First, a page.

Search

Employee New Year’s Resolutions Can Be Costly




The end of the year isn’t just about a rush to make the final sales and increase bottom-line profits, it’s also about showing employees why they should want to stay with a company in the upcoming year.


Good employees will want their employer to be successful because the company’s success results in their financial success. However, if employees aren’t given the ability to be there for their families, they will look for another job.


Not only is turnover costly for employers with the expense of training new employees, but the decrease in production is also costly. Also, taking into account the loss of work when an employee feels unappreciated and the employee is looking for another job, the loss to the company really starts to add up.


Just like companies set goals for the new year, so do employees. At the top of every company’s set of goals should be employee satisfaction. If a company doesn’t make this a priority, the employee will make it a priority by finding a job elsewhere.


So as Christmas and New Year’s Eve approaches, companies should be asking themselves if they are allowing their employees to have time with their families. This doesn’t mean having to shut a company down for an entire day. Rather, it can be as simple as asking employees if they need to leave work early or having employees discuss who will cover what shifts. Even small things showing employees that their employer is thinking about their families goes a long way.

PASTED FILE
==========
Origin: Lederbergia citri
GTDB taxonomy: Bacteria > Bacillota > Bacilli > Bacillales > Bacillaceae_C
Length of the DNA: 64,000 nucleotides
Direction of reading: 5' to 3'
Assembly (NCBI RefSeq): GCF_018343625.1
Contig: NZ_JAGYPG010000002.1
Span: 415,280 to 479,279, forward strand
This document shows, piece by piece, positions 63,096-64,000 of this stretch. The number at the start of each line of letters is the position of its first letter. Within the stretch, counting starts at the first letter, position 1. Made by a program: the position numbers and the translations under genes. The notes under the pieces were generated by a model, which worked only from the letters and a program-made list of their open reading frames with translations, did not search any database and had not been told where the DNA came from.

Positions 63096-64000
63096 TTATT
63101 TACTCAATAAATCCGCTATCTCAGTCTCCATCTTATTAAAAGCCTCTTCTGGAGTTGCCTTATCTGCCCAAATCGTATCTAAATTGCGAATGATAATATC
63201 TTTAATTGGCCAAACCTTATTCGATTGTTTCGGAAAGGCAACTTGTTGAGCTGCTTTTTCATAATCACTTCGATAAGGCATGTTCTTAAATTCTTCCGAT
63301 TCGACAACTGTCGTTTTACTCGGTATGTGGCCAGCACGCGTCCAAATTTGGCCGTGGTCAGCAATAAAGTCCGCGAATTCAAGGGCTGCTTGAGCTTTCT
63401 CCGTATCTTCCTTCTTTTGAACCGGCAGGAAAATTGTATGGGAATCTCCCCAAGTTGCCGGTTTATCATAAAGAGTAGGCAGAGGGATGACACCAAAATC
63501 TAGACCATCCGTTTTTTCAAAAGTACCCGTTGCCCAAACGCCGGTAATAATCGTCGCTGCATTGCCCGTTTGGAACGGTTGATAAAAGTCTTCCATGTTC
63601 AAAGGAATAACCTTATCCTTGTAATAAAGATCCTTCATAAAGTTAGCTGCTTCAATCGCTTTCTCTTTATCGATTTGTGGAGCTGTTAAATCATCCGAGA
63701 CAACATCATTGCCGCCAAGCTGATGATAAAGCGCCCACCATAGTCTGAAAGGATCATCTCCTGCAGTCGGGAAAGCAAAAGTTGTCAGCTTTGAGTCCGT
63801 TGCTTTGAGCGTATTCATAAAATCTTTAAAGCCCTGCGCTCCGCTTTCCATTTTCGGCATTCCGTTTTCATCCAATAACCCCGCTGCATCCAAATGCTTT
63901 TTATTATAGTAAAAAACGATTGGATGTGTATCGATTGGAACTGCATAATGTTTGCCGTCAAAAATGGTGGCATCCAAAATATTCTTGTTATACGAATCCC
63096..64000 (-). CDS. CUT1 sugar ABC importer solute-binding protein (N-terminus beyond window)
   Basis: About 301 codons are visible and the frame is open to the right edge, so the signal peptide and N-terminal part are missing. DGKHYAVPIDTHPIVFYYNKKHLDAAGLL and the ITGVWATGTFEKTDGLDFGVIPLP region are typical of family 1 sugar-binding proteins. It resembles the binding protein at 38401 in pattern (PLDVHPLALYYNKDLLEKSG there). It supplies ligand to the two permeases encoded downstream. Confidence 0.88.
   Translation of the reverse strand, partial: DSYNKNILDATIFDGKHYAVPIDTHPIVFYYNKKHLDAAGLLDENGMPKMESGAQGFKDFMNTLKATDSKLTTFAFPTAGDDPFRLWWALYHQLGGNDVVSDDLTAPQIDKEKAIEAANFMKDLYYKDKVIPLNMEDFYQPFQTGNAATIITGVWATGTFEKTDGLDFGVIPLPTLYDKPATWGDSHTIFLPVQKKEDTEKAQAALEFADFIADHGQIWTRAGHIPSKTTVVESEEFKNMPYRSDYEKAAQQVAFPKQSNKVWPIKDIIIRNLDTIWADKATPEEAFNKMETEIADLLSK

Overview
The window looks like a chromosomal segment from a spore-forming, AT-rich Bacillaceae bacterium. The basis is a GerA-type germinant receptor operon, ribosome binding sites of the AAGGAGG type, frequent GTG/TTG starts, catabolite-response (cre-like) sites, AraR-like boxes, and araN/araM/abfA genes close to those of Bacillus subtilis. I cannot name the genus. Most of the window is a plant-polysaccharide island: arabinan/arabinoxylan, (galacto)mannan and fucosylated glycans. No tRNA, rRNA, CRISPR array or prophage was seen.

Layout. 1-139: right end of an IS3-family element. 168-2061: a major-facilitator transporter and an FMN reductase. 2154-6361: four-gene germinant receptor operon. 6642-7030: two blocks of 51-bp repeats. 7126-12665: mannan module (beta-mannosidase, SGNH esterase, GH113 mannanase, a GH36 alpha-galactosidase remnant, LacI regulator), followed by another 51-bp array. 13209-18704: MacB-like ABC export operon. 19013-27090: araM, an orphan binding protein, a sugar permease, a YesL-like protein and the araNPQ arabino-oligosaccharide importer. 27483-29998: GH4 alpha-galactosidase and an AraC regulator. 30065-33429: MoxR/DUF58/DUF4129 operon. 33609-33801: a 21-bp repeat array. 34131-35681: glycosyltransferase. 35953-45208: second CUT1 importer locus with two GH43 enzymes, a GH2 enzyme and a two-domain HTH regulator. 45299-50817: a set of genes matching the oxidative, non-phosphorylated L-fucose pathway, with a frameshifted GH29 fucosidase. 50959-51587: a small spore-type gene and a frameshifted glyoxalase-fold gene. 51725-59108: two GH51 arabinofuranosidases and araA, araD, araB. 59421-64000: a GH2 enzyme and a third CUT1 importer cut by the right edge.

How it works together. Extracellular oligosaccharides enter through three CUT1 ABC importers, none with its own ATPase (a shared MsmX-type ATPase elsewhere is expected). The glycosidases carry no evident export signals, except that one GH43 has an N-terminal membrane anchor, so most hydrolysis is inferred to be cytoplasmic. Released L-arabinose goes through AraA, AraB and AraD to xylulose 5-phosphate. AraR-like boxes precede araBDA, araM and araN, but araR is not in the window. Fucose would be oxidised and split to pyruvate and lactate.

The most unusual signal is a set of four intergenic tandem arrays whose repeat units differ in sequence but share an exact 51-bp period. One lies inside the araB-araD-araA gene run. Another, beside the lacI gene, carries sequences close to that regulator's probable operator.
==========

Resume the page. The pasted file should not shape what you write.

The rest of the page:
If this isn’t happening, be sure that employees will be looking in the new year for an employer that does allow them time with their families.


At Northwest Corporate Counsel, we always work with our business clients to keep their costs down, to establish a budget, and to give them the best service without the billable hour quotas of larger law firms. If we can help your business, just let us know. Give us a call at 509-710-1914 or email us at David@NWCorporateCounsel.com and let us know how we can help.


Disclaimer: The content of this website is intended to convey general information. It should not be relied upon as legal advice. It is not an offer to represent you, nor is it intended to create an attorney-client relationship. We do invite you to contact us; however, please do not send any confidential information until we have confirmed an attorney-client privilege has been established.